Silence heals our souls and helps us to join the dots of our disordered and untidy existences.
Try a slice of silence today and feel yourself calm and focus!
Everything that’s created comes out of silence. Your thoughts emerge from the nothingness of silence. Your words come out of this void. Your very essence emerged from emptiness. All creativity requires some stillness. Wayne Dyer
At this time of year most children in Australia are relaxed and enjoying sun-filled holidays but of course in only a few weeks the big, dark questions begin to emerge-
Who will my teacher be?
Will I do well this year?
What about NAPLAN?
Mum is broke and stressing- will I be able to get my books and uniform?
What if I don’t have any friends in my class?
This is my first year of high-school. I don’t even know where the toilets are and I get lost easily. How will I cope?
I am starting school. I am so scared. Why can’t Mum stay?
The fears build and many parents also begin to stress about school fees, books, shoes etc.
What should be a joyful school year beginning – a clean page of life – a chance to improve, grow and transform, is often turned into a gut-wrenching, anxious and even panic filled time.
Children (and adults) do not concentrate or do well academically when panicked and so it is important to apply a few measures to calm and reassure children.
- Try not to share too many worries with children. They don’t understand and often become anxious and panicky. Of course, it’s fine to tell them the family has overspent and needs to cut back but if they see you really anxious every day they pick that up and make that part of their personality. They start to mirror your anxiety and cannot function well in the important first term.
- Start to cut back on late nights and too much digital media in the last 10 days before school goes back and get the kids reading again! Maybe establish a family reading time for 20-25 mins each day. Just play quiet music in the background and everyone grabs a cushion and book. The rule is NO TALKING but at end you might have some brief discussions about what was read. Very young children may only be able to cope with 10-15 mins.
- Encourage your children to draw or write about their feelings as they prepare to go back to school. Talk to them about their worries and share some of the concerns you used to have as a child.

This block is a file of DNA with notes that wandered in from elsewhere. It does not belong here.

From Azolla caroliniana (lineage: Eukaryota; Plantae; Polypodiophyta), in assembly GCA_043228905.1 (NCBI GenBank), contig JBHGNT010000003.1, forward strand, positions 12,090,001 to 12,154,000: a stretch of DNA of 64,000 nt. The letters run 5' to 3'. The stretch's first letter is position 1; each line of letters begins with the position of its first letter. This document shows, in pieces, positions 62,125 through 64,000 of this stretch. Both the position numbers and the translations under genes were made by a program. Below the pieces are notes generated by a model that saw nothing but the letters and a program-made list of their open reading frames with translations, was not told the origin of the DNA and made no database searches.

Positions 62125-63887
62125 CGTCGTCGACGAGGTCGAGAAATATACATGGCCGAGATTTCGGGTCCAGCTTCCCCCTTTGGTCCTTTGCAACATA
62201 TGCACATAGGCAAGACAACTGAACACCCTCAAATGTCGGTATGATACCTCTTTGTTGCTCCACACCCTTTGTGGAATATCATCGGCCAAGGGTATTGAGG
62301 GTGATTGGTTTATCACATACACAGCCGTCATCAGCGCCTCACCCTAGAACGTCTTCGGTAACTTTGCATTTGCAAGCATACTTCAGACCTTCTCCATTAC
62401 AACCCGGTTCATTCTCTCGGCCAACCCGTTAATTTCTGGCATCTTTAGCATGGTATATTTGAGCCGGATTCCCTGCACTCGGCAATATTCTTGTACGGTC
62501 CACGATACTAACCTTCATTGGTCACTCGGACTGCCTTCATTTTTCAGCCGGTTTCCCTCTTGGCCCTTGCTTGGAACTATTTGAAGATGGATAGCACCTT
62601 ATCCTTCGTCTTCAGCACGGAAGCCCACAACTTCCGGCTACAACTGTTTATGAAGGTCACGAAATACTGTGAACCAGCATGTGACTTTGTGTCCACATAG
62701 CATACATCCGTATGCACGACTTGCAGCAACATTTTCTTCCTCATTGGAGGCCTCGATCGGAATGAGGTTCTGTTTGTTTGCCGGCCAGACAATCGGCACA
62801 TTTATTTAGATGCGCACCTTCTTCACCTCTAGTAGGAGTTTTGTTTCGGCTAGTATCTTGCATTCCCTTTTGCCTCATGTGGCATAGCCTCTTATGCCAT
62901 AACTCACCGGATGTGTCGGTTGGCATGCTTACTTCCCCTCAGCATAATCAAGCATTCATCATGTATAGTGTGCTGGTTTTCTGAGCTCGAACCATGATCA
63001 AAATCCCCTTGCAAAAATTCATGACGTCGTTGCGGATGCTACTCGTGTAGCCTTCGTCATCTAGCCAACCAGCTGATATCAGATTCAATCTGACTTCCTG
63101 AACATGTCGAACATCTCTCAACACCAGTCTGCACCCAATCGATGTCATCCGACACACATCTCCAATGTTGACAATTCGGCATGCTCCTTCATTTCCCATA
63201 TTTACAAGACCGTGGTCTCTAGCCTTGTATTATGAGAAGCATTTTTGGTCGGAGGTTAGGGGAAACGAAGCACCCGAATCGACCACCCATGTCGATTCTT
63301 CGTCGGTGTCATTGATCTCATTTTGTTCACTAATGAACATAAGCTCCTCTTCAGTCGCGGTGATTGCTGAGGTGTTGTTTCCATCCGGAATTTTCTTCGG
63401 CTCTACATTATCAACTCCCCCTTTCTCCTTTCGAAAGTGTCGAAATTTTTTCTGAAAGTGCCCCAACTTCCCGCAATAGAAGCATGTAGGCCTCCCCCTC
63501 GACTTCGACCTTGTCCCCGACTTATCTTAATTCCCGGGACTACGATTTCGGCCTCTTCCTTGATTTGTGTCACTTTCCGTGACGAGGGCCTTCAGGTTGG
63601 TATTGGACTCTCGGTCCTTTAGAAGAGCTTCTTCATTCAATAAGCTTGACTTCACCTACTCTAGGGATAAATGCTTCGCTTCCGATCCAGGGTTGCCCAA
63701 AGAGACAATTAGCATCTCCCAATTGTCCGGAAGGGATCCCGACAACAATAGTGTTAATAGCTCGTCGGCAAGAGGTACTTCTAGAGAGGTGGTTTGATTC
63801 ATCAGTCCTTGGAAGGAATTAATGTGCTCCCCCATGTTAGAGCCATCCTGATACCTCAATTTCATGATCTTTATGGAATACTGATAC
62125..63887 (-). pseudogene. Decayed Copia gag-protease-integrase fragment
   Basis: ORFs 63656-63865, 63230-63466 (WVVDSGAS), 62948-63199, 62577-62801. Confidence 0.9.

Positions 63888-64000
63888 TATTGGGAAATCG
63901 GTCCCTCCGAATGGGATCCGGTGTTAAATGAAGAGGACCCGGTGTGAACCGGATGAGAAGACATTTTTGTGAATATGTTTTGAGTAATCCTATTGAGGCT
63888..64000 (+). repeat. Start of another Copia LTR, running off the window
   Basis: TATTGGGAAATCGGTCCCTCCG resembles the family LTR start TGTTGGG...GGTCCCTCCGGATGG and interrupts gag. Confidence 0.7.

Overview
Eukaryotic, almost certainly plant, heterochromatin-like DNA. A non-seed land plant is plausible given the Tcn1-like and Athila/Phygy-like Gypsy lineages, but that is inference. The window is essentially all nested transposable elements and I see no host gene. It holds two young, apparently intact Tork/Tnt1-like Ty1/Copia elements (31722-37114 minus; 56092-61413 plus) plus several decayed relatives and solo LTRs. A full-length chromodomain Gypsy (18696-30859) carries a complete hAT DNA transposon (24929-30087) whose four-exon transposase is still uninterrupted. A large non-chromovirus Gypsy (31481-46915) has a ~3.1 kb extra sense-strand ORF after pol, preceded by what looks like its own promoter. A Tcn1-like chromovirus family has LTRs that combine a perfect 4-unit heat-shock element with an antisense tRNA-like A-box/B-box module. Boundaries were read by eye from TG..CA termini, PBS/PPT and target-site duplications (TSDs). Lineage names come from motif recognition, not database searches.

- Reassure them they will make friends and learn to find their way around quickly if they are entering a new environment.
- Ask them to help you plan lunches, get their organisers/diaries ready and help them choose after school activities carefully. Make sure they will have time for rest and play so that they can have down-time.
This can be a joyous and enriching time. Relax, take a deep breath and enjoy the last days of fun and preparation for a great school year.
I wish you and your children a wonderful year, filled with learning, fun, beauty and love!
If you have any questions relating to beginning the school year, please do email me at email@example.com and I promise to answer!
We have special classes to help children settle in to grade 1 as well as targeted tuition for all age groups – group, individual and skype. Call 92714200 for more info.
I knew she was the Child Whisperer the moment I wandered into her cave. Victoria Carlton is no ordinary educator. She is a hoarder of trinkets and toys, books and baubles, paint and phonics games. She weaves magic out of found objects, creates games from egg cartons and marbles and she can spark the interest of every child she meets.
When she listens to children, she focuses her bespectacled eyes right into them, seeing beyond diagnosis, labels, tantrums and reports to really see what makes this child tick. Her head of flaming red hair frames a kind and intelligent face and she often giggles with delight at the wonders that children share with her.
Kindness informs all her practice. Once assured that the child in her care is valued and respected, she then sets about the task of working with them to get them the kind of education they need, one tailored for them to reach their potential.
She strives for excellence at all times and demands it from herself, foremost, her staff and the children themselves. She questions children deeply and asks them to look at themselves in a way that they might not have previously. Their minds and hearts open. It is beautiful to watch.
Victoria mentors teachers and shares her insights widely. It is her sincere wish to transform education to meet the needs of all children. She envisions a world in which every child is educated in emotionally intelligent ways, in creative and literature soaked lessons and in ways that all children can access phonics, grammar, maths concepts and a life-long love of learning.
Victoria Carlton is much like the dragons she loves, magical, wise and formidable. She is the Child Whisperer.